• Replicability: digitization, along with the standardization of operation (i.e., the development of training materials and operational protocols) ensures replicability of results across various operations. 

  • Ability to improve: the close monitoring of operations and the abundance of data collected throughout their execution enable us to detect the main cost-drivers and the domains in which improvement is necessary. 

  • Scope: our operations have been not only improving in results, but also increasing in scope. Our aim is to launch, within 3 years, nationwide elimination operations, which will affect millions of people. Currently, malaria affects billions of people; an effective solution will be no less than revolutionary, on a world-scale level. 

Depth: The gains of large-scale prevention–let alone elimination–of malaria are immense. As a WHO report states, “eradicating malaria would have the greatest beneficial impact on the world’s most vulnerable populations.” Preventing malaria not only averts multiple cases of morbidity and mortality, but relieves communities of mourning the dead, attending to the sick and overcoming the long-lasting effects of illness (ranging from increased susceptibility to infection to cognitive impairment). Children will miss fewer school days and concentrate better in class. Stronger farmers will increase land productivity. The community as a whole will prosper. Economists estimate that each 10% reduction in malaria incidence is associated with an average rise of 0.3% in GDP per capita and faster GDP growth. In countries with the highest incidence rates, malaria elimination will lead to an increase in per capita income of nearly 20%.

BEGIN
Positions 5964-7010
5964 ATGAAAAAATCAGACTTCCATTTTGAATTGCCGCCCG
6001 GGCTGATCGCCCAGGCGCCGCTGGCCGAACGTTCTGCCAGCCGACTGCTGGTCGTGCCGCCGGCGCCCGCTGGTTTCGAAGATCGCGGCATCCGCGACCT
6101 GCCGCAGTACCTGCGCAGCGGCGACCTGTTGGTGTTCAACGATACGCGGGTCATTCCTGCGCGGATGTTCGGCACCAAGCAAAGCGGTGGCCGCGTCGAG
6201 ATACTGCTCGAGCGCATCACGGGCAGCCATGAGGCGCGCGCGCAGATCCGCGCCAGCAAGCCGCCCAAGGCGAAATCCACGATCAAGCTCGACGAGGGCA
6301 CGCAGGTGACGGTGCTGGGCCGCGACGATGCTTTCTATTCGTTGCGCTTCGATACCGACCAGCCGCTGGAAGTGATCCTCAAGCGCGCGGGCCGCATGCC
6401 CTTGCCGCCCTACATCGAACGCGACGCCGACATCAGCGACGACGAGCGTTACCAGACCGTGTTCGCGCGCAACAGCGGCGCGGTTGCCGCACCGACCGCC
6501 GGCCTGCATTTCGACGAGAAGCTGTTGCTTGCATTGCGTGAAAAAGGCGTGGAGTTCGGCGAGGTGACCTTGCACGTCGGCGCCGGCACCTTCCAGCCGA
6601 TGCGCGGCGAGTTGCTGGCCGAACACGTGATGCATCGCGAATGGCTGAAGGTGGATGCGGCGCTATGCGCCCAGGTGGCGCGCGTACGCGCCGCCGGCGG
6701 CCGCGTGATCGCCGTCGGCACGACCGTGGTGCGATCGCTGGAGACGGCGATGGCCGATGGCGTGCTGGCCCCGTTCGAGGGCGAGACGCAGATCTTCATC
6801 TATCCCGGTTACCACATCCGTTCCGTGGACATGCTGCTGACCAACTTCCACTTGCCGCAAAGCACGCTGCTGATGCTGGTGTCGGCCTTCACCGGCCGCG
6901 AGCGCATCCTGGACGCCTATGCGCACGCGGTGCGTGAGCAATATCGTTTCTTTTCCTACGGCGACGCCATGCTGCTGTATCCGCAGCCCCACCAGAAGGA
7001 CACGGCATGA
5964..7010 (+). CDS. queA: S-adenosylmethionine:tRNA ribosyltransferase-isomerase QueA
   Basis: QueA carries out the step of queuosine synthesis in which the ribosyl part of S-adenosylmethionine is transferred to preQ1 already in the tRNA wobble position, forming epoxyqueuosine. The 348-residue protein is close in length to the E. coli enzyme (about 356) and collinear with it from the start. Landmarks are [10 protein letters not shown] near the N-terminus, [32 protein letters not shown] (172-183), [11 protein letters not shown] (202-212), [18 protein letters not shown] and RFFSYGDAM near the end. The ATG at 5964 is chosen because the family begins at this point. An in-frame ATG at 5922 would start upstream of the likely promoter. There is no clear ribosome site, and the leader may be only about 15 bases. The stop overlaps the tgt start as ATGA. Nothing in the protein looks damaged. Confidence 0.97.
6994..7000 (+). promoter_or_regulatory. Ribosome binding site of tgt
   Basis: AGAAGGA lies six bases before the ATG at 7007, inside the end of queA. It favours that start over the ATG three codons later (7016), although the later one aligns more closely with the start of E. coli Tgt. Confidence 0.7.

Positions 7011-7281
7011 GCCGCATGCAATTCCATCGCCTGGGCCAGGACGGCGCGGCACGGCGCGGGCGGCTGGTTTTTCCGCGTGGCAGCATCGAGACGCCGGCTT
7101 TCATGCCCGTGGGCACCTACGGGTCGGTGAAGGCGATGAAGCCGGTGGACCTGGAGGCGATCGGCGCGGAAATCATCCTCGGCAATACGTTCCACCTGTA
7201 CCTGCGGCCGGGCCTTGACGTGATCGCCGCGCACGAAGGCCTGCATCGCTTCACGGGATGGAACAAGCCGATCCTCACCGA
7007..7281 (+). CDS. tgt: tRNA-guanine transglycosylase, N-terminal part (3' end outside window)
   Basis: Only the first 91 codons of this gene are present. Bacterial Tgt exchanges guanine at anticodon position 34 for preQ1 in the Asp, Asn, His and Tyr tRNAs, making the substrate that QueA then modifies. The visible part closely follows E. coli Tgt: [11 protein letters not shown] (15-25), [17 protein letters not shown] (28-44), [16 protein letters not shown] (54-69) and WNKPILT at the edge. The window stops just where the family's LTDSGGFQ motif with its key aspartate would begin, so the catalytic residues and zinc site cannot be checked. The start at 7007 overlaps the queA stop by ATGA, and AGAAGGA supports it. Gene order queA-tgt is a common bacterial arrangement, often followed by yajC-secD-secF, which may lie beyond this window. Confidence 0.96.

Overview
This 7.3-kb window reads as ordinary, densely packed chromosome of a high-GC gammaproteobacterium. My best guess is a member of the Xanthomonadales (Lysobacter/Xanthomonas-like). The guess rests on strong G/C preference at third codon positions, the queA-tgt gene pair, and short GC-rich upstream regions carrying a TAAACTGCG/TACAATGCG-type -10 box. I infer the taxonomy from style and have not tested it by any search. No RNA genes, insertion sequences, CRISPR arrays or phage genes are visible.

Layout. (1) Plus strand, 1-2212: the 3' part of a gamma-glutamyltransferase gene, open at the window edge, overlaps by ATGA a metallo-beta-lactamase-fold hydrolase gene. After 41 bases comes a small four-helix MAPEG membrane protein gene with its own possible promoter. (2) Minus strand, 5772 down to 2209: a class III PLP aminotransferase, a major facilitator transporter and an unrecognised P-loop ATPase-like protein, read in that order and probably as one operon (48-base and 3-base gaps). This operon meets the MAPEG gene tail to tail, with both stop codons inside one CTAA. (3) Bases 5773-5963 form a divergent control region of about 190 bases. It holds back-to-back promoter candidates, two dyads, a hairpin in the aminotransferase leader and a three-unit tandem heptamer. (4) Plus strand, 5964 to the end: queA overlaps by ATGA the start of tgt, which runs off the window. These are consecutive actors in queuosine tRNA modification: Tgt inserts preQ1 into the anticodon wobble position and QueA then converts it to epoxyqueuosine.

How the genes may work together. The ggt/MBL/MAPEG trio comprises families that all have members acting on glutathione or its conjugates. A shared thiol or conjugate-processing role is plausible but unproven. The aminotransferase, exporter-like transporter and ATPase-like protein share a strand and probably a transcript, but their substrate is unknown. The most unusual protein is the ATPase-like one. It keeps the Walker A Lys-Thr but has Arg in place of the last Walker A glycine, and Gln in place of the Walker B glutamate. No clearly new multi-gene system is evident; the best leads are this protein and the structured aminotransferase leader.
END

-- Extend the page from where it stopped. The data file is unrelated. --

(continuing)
What is your theory of change?

Our primary goal is to achieve a significant reduction in malaria cases by properly detecting and treating a high proportion of water bodies as well as optimally applying additional methods (e.g., targeted IRS) at a minimal cost.

In the current state of affairs, we have developed a digital system, training materials, and operational protocols for directing and monitoring anti-malaria field operations. The solution has been successfully demonstrated in multiple, and the aim is to scale up to a national level. 

Key inputs for the project include funding for equipment, training, and larvicides, skilled personnel to develop the GPS-mobile app and train workers, and partnerships with local communities and health organizations to raise awareness and support for the project.

Activities involved in implementing the project include developing and testing the GPS-mobile app, developing monitoring and evaluation protocols, and creating community engagement protocols and standard operating procedures (SOPs).

As a result of these activities, the outputs generated include a GPS-based mobile app that facilitates anti-malaria field operations, training protocols on properly detecting and treating water bodies, and an incentives and rewards program for workers who complete their tasks and adhere to the treatment schedule.

The anticipated outcomes are that workers will detect and properly treat a high proportion of water bodies, leading to a reduction in the mosquito population and a decrease in malaria morbidity and mortality. It is crucial that the workers are well-trained to scan areas accurately and identify water bodies, and that the treatment is effective in reducing malaria transmission.

Assumptions underpinning this Theory of Change are that the GPS-mobile app accurately tracks field workers' movements, the workers are well-trained and motivated, the treatment is effective in reducing malaria transmission, sufficient funding is available, and countries are interested in deploying operations that involve scanning and treating large areas.